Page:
Teaching an Old Dog New Tricks

One stumbling block to ‘reinventing’ myself and starting a new career is my age.  I’m not old, although probably old enough to apply for a job at Rent-a-Grandma (see link on Boxcarkids Facebook page), but I’m not young anymore either.  I did four years of college, and then attended grad school on the Ph.D. track.  I worked over 20 years in my chosen field (environmental permitting) and have been out of work for awhile now.  And that’s as close to telling my age as I’m going to go!  Age is an impediment, although it isn’t just age that needs to be overcome.  There are habits as well.  I ended my career at a fairly high step on the management ladder and by that time, in addition to experience and know-how, I had developed a manager’s way of interacting with clients and subordinates.  But you can’t go into a new field acting like the boss; you have to rein in any tendency to step forth or take over.  You have to remind yourself that the 24 year old showing you the ropes really does know more about it than you do!  And maybe your new job will require new skills as well – learning new technology for instance – or the pace and environment at which you work will vary greatly from your past career.  If you go from sitting at a computer in a cubicle to standing at a cash register all day you will feel it.

These career transition issues are not mine alone; there are a lot of workers who are close to retirement age, or who have retired, who are looking for jobs these days, many in a field completely different from the one they were in previously.  There are so many older job seekers that an entire market of goods and services has been created for them.  According to a segment titled “What Retirement? Seniors are getting back to work” that aired recently on NPR, more seniors are looking for work, and while some are succeeding, even more aren’t.  Those that aren’t, are looking for help.  There are books like Working after Retirement for Dummies, Portfolio Life: The New Path to Work, Purpose, and Passion After 50, and Encore: Finding Work that Matters in the Second Half of Life (all available through my Amazon.com link).  There are websites like Wiser worker – an internet job search and resource center for older workers and Retired Brains – a job and information resource for boomers, retirees and people planning their retirement. Community colleges often have entire programs geared towards seniors with a surprising number of courses job related (such as computer programs, starting your own business, accounting, foreign languages, and investing).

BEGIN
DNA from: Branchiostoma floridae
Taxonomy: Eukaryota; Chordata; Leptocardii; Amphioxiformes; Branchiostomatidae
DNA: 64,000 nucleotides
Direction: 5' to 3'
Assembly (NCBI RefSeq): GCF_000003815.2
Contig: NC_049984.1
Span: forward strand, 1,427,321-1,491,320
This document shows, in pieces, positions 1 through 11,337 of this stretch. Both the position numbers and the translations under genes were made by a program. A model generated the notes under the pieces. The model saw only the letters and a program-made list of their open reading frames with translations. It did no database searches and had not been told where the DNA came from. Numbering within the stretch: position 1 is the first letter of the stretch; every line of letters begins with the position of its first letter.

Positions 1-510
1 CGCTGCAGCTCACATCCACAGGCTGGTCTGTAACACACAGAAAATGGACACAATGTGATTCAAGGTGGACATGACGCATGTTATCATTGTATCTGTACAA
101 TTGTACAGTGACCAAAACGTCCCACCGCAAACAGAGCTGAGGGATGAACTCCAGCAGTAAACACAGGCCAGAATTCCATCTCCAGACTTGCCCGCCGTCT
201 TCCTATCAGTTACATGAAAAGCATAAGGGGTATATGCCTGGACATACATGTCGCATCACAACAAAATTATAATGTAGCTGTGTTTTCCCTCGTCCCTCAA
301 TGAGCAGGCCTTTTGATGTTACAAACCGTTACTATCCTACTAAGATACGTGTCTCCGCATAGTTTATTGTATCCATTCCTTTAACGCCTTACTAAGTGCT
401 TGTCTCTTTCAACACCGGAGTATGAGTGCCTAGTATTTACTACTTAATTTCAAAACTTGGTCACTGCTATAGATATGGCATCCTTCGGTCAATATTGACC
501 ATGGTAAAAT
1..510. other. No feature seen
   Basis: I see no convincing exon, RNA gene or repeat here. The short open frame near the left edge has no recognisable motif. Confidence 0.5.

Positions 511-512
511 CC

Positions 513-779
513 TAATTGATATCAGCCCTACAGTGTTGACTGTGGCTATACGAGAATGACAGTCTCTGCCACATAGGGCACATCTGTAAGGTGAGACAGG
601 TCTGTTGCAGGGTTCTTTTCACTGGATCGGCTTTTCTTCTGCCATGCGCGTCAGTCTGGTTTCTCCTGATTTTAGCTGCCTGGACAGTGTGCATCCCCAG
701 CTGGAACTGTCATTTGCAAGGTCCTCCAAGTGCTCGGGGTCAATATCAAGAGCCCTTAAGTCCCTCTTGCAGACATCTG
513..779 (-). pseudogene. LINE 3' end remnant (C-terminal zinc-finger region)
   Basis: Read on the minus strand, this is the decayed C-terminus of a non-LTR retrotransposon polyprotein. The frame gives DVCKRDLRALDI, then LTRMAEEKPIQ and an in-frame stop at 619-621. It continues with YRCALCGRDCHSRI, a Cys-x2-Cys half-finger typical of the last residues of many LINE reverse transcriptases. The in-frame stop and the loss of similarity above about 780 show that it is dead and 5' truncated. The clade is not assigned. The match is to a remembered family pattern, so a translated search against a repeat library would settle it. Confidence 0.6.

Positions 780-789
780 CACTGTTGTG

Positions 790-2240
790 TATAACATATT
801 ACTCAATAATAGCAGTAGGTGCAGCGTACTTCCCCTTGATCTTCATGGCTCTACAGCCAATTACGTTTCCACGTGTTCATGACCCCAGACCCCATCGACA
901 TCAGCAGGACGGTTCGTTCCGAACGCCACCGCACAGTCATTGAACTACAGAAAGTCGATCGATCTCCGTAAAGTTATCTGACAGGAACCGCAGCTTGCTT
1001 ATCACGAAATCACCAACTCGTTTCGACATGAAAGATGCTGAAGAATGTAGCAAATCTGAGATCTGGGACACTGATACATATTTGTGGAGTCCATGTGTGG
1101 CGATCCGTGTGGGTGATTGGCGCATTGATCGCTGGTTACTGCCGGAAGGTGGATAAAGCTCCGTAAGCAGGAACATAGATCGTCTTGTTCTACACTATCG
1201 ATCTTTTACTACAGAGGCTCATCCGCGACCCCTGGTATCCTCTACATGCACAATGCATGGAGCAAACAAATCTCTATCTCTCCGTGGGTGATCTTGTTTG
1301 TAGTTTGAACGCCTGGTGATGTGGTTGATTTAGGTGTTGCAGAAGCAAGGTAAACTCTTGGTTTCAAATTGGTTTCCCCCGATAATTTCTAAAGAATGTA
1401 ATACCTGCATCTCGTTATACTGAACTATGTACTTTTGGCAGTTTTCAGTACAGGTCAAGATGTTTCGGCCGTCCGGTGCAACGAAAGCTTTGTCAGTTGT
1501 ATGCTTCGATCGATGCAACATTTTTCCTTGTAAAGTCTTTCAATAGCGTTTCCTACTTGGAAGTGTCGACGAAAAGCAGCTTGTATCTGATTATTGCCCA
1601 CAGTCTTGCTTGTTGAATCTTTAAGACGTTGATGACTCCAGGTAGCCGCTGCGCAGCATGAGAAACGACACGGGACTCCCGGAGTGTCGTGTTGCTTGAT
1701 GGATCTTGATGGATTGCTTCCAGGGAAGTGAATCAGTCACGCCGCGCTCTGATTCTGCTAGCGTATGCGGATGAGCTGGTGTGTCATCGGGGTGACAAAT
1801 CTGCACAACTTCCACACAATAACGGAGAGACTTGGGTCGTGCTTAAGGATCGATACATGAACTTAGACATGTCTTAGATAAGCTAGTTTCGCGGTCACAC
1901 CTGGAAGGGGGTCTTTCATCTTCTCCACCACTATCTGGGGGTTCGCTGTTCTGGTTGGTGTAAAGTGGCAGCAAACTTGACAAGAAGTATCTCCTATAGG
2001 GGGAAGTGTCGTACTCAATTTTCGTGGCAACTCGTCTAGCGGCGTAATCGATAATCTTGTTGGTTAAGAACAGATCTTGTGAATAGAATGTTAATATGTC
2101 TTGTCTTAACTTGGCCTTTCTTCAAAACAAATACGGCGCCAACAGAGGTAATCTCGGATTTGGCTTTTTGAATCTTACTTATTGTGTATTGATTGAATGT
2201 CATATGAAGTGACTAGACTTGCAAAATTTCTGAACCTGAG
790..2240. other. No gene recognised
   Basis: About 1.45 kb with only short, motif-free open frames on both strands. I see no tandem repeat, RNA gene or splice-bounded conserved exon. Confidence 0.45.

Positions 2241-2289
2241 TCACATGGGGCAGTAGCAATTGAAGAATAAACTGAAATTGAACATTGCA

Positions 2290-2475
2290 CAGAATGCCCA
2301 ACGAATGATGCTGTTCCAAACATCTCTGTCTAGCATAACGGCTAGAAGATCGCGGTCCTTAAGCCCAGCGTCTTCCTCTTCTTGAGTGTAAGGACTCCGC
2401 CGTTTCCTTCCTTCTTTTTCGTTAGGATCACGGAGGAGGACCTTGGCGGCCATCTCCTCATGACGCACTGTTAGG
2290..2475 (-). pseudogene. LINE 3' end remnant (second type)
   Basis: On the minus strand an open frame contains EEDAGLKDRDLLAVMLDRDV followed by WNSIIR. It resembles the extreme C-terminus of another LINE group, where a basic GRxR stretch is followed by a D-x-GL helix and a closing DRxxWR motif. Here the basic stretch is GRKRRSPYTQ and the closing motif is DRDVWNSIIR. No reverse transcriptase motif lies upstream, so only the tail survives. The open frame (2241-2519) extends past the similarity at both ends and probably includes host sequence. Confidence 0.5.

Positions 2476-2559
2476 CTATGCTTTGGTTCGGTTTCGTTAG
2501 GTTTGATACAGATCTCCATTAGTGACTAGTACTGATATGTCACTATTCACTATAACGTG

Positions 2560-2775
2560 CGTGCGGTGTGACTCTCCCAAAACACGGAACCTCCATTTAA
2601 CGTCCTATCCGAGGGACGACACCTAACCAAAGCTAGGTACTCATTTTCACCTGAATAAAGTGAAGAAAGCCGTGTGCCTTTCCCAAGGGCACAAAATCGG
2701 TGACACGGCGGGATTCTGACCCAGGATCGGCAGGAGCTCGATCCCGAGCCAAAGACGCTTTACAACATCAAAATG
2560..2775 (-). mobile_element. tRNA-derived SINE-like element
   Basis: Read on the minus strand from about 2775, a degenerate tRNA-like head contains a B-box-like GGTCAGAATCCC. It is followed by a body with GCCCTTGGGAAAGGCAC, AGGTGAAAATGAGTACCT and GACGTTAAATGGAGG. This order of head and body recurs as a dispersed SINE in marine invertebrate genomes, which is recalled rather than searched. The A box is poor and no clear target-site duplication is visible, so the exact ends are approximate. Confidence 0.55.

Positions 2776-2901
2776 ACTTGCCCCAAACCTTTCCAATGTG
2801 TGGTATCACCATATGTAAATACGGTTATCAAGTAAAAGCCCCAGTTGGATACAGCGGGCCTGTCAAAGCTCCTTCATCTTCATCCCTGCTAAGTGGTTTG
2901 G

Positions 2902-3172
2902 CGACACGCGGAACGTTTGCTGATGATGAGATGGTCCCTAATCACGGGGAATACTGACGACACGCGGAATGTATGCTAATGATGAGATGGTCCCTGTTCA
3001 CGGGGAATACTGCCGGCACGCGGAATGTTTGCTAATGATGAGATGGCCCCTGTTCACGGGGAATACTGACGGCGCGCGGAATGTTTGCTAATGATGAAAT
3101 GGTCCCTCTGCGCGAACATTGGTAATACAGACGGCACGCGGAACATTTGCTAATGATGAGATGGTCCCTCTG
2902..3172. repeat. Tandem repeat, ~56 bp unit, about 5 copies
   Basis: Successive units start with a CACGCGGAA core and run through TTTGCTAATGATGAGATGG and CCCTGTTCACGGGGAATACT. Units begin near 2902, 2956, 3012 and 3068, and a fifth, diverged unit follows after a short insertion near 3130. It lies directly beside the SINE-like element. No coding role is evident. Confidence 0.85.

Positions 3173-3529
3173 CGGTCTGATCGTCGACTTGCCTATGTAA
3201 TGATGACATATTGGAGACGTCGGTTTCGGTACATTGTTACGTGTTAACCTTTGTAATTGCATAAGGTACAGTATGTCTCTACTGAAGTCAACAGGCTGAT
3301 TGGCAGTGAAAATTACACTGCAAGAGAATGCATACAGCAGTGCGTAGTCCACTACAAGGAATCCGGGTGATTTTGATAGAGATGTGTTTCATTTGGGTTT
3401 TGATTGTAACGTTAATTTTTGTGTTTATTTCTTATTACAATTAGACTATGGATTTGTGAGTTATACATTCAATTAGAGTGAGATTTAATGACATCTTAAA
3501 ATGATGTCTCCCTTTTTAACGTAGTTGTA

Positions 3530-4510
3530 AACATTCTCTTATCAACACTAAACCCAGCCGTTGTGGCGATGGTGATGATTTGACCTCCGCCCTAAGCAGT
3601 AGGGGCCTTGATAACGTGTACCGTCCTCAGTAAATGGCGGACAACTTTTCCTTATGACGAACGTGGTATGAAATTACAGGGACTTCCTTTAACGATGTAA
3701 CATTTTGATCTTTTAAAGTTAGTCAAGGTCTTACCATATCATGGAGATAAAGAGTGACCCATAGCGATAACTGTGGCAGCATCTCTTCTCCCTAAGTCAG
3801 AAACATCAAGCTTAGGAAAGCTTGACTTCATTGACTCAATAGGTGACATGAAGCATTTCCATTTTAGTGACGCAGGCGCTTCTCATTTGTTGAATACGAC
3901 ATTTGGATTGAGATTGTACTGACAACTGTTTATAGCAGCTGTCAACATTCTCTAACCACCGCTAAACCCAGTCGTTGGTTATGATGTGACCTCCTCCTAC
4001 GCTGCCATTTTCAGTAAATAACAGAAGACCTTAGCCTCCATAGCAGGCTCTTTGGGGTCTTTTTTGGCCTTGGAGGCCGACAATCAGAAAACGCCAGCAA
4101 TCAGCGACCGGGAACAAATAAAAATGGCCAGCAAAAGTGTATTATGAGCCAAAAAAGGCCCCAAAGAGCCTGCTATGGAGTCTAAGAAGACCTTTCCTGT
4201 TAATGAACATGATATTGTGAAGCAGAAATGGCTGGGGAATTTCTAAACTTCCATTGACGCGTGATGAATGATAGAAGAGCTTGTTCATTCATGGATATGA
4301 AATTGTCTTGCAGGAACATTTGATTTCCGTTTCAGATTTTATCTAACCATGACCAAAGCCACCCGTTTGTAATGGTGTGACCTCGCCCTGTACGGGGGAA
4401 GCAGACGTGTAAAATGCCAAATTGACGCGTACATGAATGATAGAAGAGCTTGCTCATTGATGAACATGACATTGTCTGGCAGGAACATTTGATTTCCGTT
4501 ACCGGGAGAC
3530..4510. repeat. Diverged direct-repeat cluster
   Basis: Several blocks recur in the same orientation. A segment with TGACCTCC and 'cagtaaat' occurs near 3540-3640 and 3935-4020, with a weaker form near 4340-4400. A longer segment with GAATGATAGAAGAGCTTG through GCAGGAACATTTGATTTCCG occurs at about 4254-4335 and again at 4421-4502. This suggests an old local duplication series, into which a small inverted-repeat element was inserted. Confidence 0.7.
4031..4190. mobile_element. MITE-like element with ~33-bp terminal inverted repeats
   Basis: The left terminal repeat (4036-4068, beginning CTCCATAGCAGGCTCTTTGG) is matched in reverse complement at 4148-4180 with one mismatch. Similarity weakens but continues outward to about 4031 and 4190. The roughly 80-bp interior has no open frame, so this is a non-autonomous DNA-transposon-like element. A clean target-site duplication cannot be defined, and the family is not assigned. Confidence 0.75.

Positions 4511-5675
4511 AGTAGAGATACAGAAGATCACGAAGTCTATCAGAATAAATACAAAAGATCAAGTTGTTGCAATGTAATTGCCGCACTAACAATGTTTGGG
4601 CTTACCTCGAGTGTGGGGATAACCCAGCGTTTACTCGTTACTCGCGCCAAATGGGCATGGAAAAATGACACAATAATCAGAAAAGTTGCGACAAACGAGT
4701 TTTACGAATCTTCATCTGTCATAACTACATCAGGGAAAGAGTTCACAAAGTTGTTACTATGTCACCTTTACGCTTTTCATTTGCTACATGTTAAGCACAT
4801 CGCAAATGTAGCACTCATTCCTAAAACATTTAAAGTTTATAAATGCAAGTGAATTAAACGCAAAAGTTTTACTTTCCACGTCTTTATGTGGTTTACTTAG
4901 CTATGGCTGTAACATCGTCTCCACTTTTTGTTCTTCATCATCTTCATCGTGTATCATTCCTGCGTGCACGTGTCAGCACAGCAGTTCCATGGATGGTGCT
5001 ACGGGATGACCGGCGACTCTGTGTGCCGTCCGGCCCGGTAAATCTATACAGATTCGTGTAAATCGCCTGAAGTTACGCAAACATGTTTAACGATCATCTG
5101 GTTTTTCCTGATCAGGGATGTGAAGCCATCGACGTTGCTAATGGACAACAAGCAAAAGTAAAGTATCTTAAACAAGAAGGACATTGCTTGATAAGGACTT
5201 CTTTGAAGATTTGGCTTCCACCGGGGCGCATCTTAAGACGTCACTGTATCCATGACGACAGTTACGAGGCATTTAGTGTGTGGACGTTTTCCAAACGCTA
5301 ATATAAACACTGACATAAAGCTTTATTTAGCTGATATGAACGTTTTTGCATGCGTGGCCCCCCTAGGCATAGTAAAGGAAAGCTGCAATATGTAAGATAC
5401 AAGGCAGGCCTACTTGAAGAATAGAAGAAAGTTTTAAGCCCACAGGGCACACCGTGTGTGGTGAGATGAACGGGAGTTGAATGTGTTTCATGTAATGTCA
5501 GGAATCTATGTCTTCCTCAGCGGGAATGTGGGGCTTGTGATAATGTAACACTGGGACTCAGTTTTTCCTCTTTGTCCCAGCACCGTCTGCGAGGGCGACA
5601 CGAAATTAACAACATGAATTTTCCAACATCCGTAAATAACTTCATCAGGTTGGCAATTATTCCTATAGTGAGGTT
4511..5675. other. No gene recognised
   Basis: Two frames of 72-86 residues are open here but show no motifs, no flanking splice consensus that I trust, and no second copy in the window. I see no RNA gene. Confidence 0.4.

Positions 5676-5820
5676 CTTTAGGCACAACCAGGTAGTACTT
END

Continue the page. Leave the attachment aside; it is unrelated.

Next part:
Interestingly enough my research indicates that there are quite a few resources out there for employers of mature workers as well.  Just as there are book on working after 50 there are books for employers on how to train, manage and retain older workers.  And a recent NPR story detailed the efforts of employers to keep their older workers fit and healthy by implementing an exercise program at work, thereby avoiding the costs of injuries, and hiring and training new employees.

Does all of this mean it is easy to switch careers or find a new job as a mature worker?  No, not really.  Age bias still exists making older workers more likely to face layoffs and less likely to be hired.   Job seekers who are 55 or older take an additional 3 months to find work on average and lawsuits alleging age discrimination are on the rise.  According to an article titled, “Tips for Staying Employed after 50”, there are still a lot of misconceptions about older workers.  These include the idea that older workers are more expensive, can’t adapt to new technology, and can’t keep up with the fast pace of today’s work environment.

Switching careers is not always easy to do.  While the job search site, Retired Brains, lists thousands of jobs presumably geared towards the older worker, most of these really require substantial tenure in that job’s field.  Very few of the “Retirement Jobs” listed are entry level positions.  For example all of these:  EOE-ESE Senior Data Integration Architect; Controller; Registered Nurse; Web Analytics Consultant; Director, Coast Guard Investigative Service; Veterinary Cardiologist; Elementary School Principal; and Physical Therapist, require extensive schooling and experience.

Retraining can be expensive, or difficult. Training programs in areas where there are job openings, such as IT, healthcare, and engineering, cannot meet the demand.  In fact many training programs in these areas have been cut or eliminated during the past decade of education cuts.  Our local college has a 2-year waiting list for its nursing program and some schools now have waiting lists to get on a waiting list!  At the same time employers cannot find enough well-trained employees.  MathWorks, a developer of mathematical computing software for engineers and scientists, regularly advertises more than 200 job openings and complains that they cannot qualified workers to fill them.